DTrace is a Dynamic Tracing framework developed by Sun and ported to NetBSD. It enables extensive instrumentation of the kernel and user space. See the [DTrace Community Page](http://dtrace.org) for more information.
Also see [DTrace Introduction](http://dtrace.org/guide/preface.html), Brendan Gregg's [DTrace one liners](http://www.brendangregg.com/DTrace/dtrace_oneliners.txt) and his notes for [DTrace on FreeBSD](https://wiki.freebsd.org/DTrace/).
# Current status
## Supported platforms
DTrace is a work-in-progress effort and it is for x86 systems and some arm boards.
* i386 and amd64
* earm* (evbarm and armv4 based ports)
## Supported providers
* DTrace: What to do when a script BEGINs, ENDs, ERRORs
* FBT: Function Boundary Tracing
* IO: Disk I/O
* Lockstat: Kernel Lock Statistics
* Proc: Process and thread related events
* Profile: Time based interrupt event source for Profiling
* SDT: Statically Defined Tracing
* Syscall: System Calls
* Syscall Linux (32bit & 64 bit): System calls via the Linux binary emulation layer
* VFS: Filesystem operations (confined to namecache events at time of writing - 8.99.22)
## TODO for netbsd-7
* Measure effect of `options KDTRACE_HOOKS` on system performance.
* Determine whether the profile module works and list it here.
* Integrate [[riz|users/riz]]'s syscall provider patch.
# How to use
## Building DTrace
You need the following options in your kernel:
options KDTRACE_HOOKS # kernel DTrace hooks
options INSECURE # permit modules to loaded from user space once system has gone multiuser and securelevel has been raised.
A Distribution needs to be built with the options `MKDTRACE=yes` and `MKCTF=yes`, this is taken care of automatically and doesn't need to be specified manually. The list of platforms it is applied to automatically is set in `src/share/mk/bsd.own.mk`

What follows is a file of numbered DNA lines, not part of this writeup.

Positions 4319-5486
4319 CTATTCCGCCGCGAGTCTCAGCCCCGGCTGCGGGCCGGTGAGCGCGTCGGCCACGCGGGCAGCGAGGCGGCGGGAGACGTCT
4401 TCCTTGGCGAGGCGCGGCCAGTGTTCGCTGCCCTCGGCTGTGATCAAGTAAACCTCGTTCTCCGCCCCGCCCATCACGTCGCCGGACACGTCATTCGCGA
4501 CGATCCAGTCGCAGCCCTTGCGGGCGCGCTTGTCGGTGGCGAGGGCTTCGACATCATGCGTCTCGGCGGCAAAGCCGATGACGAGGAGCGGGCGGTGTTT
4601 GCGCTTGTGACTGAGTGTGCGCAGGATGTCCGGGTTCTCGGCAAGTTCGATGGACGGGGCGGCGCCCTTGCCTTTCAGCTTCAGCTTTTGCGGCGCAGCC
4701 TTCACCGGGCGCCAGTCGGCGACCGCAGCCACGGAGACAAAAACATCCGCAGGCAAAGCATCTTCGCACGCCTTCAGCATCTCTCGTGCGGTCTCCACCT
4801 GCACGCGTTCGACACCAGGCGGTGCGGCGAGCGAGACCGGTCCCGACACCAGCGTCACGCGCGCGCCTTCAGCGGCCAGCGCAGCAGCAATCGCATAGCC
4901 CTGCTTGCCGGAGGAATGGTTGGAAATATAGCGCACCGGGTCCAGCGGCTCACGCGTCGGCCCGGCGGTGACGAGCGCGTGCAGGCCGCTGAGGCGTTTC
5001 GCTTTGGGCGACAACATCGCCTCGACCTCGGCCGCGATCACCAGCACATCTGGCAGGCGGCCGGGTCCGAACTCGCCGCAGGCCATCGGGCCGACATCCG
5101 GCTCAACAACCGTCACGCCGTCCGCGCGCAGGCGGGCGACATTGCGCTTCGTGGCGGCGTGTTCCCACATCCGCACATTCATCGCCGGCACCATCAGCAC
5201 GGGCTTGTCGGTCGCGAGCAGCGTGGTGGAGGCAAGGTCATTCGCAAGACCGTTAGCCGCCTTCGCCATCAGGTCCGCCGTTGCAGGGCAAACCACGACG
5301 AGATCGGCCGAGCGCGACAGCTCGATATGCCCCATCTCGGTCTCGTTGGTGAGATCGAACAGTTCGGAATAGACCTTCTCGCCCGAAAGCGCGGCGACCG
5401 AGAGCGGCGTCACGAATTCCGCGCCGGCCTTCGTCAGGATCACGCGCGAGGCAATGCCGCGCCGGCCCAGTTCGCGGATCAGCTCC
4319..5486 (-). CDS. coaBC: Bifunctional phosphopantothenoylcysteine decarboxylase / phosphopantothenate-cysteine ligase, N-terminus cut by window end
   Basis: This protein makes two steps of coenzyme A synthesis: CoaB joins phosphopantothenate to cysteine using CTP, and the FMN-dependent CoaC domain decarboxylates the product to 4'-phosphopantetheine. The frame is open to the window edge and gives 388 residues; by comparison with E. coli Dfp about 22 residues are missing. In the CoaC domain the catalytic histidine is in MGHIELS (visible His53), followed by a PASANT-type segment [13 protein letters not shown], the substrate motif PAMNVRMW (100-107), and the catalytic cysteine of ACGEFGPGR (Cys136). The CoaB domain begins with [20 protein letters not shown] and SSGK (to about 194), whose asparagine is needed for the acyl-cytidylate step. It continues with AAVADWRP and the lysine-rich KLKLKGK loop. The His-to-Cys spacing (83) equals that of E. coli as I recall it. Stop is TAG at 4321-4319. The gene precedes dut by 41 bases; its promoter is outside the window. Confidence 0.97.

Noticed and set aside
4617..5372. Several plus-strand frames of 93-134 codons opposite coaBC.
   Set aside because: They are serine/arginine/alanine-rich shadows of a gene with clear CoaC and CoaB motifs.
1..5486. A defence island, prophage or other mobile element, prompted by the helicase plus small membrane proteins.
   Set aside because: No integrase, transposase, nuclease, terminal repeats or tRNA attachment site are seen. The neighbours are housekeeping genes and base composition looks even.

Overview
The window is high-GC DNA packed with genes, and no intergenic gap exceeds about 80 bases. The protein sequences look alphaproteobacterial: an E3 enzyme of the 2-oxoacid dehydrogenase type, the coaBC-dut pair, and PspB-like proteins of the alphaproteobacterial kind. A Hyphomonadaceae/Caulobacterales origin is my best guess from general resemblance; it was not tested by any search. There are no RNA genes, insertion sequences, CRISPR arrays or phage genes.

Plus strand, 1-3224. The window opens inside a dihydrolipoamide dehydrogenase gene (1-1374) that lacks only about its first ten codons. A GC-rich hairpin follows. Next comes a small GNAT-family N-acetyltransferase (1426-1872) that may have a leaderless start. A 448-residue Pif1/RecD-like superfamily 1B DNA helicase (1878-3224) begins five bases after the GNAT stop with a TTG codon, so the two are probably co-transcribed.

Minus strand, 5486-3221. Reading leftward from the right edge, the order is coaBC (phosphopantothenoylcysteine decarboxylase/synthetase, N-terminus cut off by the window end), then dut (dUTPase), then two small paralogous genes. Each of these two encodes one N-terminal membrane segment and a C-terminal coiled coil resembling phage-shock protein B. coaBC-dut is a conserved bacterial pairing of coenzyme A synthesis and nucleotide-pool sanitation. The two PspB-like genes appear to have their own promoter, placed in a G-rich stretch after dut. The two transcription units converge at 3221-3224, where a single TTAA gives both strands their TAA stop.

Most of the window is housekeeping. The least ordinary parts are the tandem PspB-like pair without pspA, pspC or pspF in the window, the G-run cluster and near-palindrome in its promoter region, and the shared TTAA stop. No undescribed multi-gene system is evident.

Set the system to load the solaris and dtrace related modules in `/etc/modules.conf`, for a list of available modules, see `/stand/$MACHINE/$VERSION/modules/`
For example, add the following to `/etc/modules.conf` (the file may not exist already on a system):
A `dtrace` device node is created automatically in `/dev/dtrace` when the modules are loaded into place.
List the dtrace probes
ID PROVIDER MODULE FUNCTION NAME
1 dtrace BEGIN
2 dtrace END
3 dtrace ERROR
4 fbt netbsd AcpiAcquireGlobalLock entry
5 fbt netbsd AcpiAcquireGlobalLock return
6 fbt netbsd AcpiAllocateRootTable entry
7 fbt netbsd AcpiAttachData entry
29129 fbt solaris zfs_vop_getattr entry
29130 fbt solaris zfs_vop_getattr return
29131 proc create
29132 proc exec
29140 proc lwp_start
29141 proc lwp_exit
## Running hello world
Put the following into the file hello.d:
Run the hello world script:
dtrace -s hello.d
dtrace: script './hello.d' matched 1 probe
CPU ID FUNCTION:NAME
0 1 :BEGIN Hello world
## A more complex example
The following script traces the execution of a sleep operation
in the kernel. Put it in sleep.d:
#pragma D option flowindent
/execname == "sleep" && guard++ == 0/
self->traceme = 1;
self->traceme = 0;
Start the script running:
dtrace -s sleep.d
This will take a while as the script instruments every function in the
kernel. When it's ready, it will print a message like "dtrace: script
'sleep.d' matched 59268 probes". Then execute a "sleep 2" in another
## Tools included in base
Starting with NetBSD-8, on builds where `MKDTRACE=yes` is set, scripts from
[Brendan Gregg's DTrace toolkit](https://github.com/opendtrace/toolkit/) are installed in base as standard.
At present, the following scripts are installed in `/usr/sbin`:
- `dtruss` - An implementation of the truss utility in DTrace which traces the system calls
made by a process
- `execsnoop` - snoop on execution of processes as they occur
- `opensnoop` - snoop on openning of files as they occur
- `procsystime` - print process system call time details.
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